How to Evaluate the Scope for Business Process Improvement and Constraints

Business process improvement is an essential method for organisations to maintain a continual pursuit of excellence, refining their methods and improving their structural efficiency over time. However, as with any large-scale business project, continuous improvement efforts depend on sound planning to deliver the intended results.

This means that leaders need to accurately evaluate the scope for business process improvement and constraints in order to create a realistic plan that can deliver the required results within an acceptable timescale. A failure to properly scope the process may result in unexpected complications, unforeseen costs and preventable delays.

Here, we will explore the steps that must be taken to properly scope out a business process improvement project, as well as how to identify potential bottlenecks and barriers to ensure that your continuous improvement efforts yield success.

How to determine the scope of a business process improvement project

Setting out the scope of a business process improvement project requires you to examine your organisation holistically, assessing its current structure and processes to look for opportunities to address limitations and deliver company-wide improvements.

This means considering the following factors:

  • What is the problem we are trying to solve? What is the measurable impact of any problems with our current business process?
  • How long has this problem been going on? What metrics can we use to identify its impact?
  • What parts of the organisation are being affected by the current issue? Which departments and teams will need to be part of the process of change?
  • Which processes will need to change as part of this improvement project? Where do these processes begin and end?
  • Do you have the internal capability and capacity to develop and implement the required improvements?
  • What are the specific short and long-term goals of our business process improvement project? What is the deadline for achieving these goals? What metrics and milestones will we use to assess our progress towards these objectives, and how will we codify and track these key performance indicators (KPIs)?

 

Once all these factors have been considered, you will be able to compile a project plan that contains detailed information on the following:

  • The overall objective of the project
  • An organisational chart laying out the departments, stakeholders and employees that will be analysed and reformed as part of the project
  • A complete list of all the business processes involved in the scope of the project
  • The team members who will be responsible for implementing and executing the business improvement project, identifying who will take ownership of the processes when the project is complete
  • Data that highlights baseline performance for each process, and the KPIs that will be measured
  • A defined set of achievable and realistic “victory conditions” for the project, with deadlines and milestone dates

By being precise about the scope of the project, you will be able to develop a clear plan of the changes which need to be made to achieve your goals, without the risk of “scope creep” – the phenomenon that sees the parameters and size of a project changing during the process.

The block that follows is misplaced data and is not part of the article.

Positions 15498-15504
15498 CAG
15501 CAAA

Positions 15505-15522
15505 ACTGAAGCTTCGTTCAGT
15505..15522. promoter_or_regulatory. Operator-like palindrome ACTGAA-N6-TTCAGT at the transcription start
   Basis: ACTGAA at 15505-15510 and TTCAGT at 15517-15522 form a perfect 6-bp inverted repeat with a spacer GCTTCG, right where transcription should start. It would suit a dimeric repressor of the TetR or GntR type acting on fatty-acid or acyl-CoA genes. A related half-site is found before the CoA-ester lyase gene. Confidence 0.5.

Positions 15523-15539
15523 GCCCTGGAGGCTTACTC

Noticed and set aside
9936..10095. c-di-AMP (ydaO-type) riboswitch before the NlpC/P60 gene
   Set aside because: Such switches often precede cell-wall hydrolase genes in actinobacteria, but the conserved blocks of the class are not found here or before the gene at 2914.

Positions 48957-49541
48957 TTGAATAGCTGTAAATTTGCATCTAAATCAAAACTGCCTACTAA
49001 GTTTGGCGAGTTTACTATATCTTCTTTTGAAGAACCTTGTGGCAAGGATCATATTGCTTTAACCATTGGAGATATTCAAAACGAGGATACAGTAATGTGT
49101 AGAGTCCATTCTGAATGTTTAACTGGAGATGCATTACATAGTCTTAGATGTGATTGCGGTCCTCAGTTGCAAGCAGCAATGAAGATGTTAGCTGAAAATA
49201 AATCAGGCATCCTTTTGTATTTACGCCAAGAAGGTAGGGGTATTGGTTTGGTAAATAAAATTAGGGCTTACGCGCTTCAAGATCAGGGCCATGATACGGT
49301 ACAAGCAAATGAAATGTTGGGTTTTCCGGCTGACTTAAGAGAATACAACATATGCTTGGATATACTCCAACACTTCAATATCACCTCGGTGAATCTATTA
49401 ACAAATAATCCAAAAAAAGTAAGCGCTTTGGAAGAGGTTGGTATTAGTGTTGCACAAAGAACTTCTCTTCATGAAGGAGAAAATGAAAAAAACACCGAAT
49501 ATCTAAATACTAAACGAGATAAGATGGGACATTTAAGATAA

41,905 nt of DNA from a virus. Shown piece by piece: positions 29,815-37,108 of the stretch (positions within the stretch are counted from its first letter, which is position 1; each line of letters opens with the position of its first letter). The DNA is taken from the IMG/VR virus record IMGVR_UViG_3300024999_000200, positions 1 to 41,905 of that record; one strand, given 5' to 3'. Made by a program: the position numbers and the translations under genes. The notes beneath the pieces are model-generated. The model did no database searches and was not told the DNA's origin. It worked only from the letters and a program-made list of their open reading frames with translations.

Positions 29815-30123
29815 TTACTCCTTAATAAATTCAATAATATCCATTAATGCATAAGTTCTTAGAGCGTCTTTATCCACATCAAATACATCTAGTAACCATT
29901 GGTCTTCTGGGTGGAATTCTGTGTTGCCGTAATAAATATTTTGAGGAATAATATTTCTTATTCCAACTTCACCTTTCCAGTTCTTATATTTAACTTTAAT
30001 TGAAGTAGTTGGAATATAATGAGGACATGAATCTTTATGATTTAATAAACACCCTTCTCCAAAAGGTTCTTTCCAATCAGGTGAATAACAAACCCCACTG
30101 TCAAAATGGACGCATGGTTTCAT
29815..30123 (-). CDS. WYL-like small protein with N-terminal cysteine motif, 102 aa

How to identify constraints to business improvement

Another key factor to consider when putting a business improvement process plan in place is the nature of any constraints and barriers that are preventing progress from being achieved and devising ways to remove these constraints.

This is known as the Theory of Constraints (TOC), and can be put into place through five key steps:

    1. Identify the constraint that is holding a process back, or limiting the rate at which goals can be achieved
    2. Exploit the constraint by improving the process and adjusting the limitation, within the scope of your current resources
    3. Prioritise the constraint, meaning all other elements of the process need to be reviewed and adjusted to make sure they are not putting additional pressure on this weakness, or interfering with the solution
    4. Elevate the constraint by investing additional resources and capacity into the system to deliver better performance, and ultimately remove the constraint from the process
  • Evaluate and repeat the process to make sure the constraint has been removed, before starting the process again to identify any new issues to be solved

 

By taking an ordered and systematic approach to scoping your business process improvement projects, and to eliminating constraints, you will be able to deliver reliable and repeatable results, while creating a business culture dedicated to continuous improvement and excellence.

Find out more

To learn more about how to efficiently evaluate the scope for business process improvement and constraints within your company, get in touch with the business transformation specialists at Linea today.

You can find out more about how we can help your organisation to identify potential opportunities for continuous systemic improvements, highlight possible limitations and chart a path to sustainable future success.

Please call us on +44 (0) 124 442 1095, or complete our contact form to request a call back any time.

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